He believed he was a good employer. He always purchased homes in upper-middle-class neighborhoods. Most of the homeowners were from two income earning marriages; their own work hours, coupled with the demands of owning a home and raising kids, made them oblivious to the comings and goings of his employees.
The homes helped legitimize the business. “Rental” income made a large part of his taxable income. He rolled up all the utilities, too, which made “rent” neat and tidy. The more recently established office janitorial and house cleaning businesses allowed him to offer health insurance, a benefit most never had before. The businesses also proved a great apprentice program. Many of his best producers started our washing linens and scrubbing floors. Access to the clients’ offices came in handy when things needed correcting.
He told them at the outset sex and business don’t mix. They shouldn’t consider him an option. That’s now how he operated. They needed to stay in their pay grade. They signed their contracts with a full understanding of their transactional relationship. His attorneys were always present. They meet their performance goals, and he gets 30 percent. If they don’t, they draw up a 90-day corrective action plan. When they outperform, he provides bonuses. When they underperform, they find a new employer. He considered himself a good boss who provided ample opportunity to meet their goals. Their days of living in flea-bag motels were over. They would never share a home with more than two of their co-workers. They had their own bedroom, bathroom. They shared the kitchen, dining room, living room, exercise room, and laundry when they needed that. Housekeeping managed their laundry twice a week, and all dry cleaning was picked up and dropped off. There was a staple of refreshments, vitamins, fruits, and vegetables. He had a dietician that worked with each employee and assigned housekeeping the task of making two meals a day per person. The contract required they take care of themselves. He told them everything in moderation, except drugs, they’d be on the street if they pissed hot. They didn’t work the street anymore. Their johns were not jerkoffs. They were legit and came through “It’s not lunch”.
Every aspect of his business swirled in his head. It had been years since he had a legitimate date. This one was no hookup. He did his homework. He’s still shocked “It’s Just Lunch” matched them. He read her profile, then dug in more. She was a struggling architect eight years ago. Post-recession she sold a conglomerate of investors on an idea to invest in a mixed-use community just west of the city. Mixed residential with senior, low income, and middle-class options; closed school gutted and reopened as a charter school; vacant land reclaimed as prairie and park space; Trader Joe’s and more. An urban planner’s dream which made it glide through the city council. It’s proximity to Oak Park made the racial dynamics work. She’d done her homework. Up to and through the downturn, she’d quietly bought the vacant lots and the delinquent taxes to seize ten acres. Going into the deal, already owning the property was brilliant. She’s 35 and a multi-millionaire. Finally, he’d meet someone who is as financially successful and independent as him.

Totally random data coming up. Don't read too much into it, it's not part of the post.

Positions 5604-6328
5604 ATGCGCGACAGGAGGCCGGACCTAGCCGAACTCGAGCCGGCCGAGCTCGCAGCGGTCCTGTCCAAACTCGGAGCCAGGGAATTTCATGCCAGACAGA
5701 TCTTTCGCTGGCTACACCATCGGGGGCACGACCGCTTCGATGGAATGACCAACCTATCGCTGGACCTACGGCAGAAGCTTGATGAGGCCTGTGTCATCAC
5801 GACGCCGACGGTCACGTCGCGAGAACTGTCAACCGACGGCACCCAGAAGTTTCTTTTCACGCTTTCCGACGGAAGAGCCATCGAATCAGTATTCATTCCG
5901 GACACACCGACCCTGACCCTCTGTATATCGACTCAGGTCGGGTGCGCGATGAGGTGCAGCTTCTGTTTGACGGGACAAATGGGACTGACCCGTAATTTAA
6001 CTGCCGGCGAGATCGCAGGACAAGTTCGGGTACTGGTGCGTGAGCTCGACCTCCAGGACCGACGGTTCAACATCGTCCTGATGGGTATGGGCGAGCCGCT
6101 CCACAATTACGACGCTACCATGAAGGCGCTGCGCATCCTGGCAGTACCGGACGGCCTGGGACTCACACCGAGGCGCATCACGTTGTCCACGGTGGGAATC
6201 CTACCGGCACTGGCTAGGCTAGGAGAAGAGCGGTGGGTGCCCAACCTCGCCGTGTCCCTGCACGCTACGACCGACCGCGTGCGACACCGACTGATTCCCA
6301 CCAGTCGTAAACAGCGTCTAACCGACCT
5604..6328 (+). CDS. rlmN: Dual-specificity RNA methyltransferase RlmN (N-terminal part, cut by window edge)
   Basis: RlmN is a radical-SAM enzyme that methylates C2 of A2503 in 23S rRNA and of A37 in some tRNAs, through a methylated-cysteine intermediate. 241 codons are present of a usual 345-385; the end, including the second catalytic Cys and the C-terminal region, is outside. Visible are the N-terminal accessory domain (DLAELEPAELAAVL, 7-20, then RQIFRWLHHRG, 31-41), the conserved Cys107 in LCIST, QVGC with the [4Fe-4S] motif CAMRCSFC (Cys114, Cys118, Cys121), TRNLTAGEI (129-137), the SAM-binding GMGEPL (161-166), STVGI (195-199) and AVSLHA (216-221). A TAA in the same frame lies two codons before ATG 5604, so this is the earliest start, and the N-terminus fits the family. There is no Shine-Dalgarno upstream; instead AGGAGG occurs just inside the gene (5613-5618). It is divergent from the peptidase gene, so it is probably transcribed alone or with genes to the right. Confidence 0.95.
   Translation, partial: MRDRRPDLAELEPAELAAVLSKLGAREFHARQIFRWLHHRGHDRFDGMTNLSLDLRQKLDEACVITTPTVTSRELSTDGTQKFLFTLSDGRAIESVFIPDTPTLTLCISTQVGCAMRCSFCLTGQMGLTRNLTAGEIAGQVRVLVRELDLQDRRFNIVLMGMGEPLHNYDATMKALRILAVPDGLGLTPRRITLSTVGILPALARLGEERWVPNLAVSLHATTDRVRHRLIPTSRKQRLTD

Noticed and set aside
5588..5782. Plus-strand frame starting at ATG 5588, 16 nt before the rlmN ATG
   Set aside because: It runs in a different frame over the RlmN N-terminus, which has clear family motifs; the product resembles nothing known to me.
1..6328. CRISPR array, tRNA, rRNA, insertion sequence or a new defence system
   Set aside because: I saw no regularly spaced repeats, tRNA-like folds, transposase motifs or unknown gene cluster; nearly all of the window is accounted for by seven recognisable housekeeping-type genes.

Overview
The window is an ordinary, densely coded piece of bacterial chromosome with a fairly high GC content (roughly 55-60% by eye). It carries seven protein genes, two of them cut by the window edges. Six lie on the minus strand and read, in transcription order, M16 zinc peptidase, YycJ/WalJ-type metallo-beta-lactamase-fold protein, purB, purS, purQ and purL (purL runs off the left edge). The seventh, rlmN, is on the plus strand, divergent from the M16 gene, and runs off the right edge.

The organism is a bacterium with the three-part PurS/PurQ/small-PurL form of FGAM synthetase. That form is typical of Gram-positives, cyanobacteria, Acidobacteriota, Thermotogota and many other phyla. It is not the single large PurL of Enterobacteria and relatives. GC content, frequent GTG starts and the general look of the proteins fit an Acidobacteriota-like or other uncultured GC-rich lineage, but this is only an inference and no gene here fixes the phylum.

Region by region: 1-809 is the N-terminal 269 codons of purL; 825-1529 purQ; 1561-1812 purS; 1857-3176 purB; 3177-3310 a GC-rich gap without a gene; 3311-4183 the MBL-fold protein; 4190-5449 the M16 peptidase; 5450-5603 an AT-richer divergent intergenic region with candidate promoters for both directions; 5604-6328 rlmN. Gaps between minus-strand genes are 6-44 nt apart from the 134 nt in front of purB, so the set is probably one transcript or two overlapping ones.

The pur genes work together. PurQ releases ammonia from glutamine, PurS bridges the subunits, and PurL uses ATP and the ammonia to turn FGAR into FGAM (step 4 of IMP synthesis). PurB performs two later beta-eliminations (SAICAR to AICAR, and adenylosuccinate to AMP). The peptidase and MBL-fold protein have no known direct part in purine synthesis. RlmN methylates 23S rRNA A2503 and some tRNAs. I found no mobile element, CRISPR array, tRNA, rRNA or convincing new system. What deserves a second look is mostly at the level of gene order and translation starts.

His thoughts braked when she walked in through the revolving doors. She paused, looked to the hostess, and then quickly made eye contact with him. She immediately recognized him, and he smiled and nodded in agreement. She walked over. She smiled a gorgeous smile. In concert, she put her hand before him, and said, “Dan, it’s a pleasure to meet you.” He returned his hand, shook hers, when she immediately placed her left hand on top of both of them, she paused, smiled again, and looked in his eyes. He said, “Beth, the pleasure is mine.”
The hostess looked over at the both of them, now she was smiling, too. She motioned that their table was ready. Dan felt it. They looked good together. He stepped back and motioned to let Beth walk in front of him. Dan thought she was a tall glass of water. Probably an inch or two shorter than him with the boots on. Black. Leather. Fitted. Accompanied by the dress that was tailored, a step up from Brooks Brothers, but he couldn’t name the designer. She took the rose-colored silk scarf off without effort. The action released her perfume. Jasmine, he thought. Her neck was long and strong.
Wait staff poured water as they settled in. Dan’s tongue was in a vice, his thoughts in disarray, he kept telling himself not to fuck it up. She was an upgrade for him.
She picked up a glass of water and asked, “Your profile says your career is in real estate, what exactly do you do?”
“I’m a pimp,” he said.
She spat at out her water. His face fell. She picked up her scarf, coat, and purse. Smiled tersely at him and walked out.
That was not the lunch he planned.
When I don’t show up for yoga on Friday’s at Essencia I now get an assignment. Jeannine sent me this quotable from my fellow yogi as a prompt, “She was an upgrade for him”. These one-liners are always part of a story that I don’t know anything about, so I make a new one.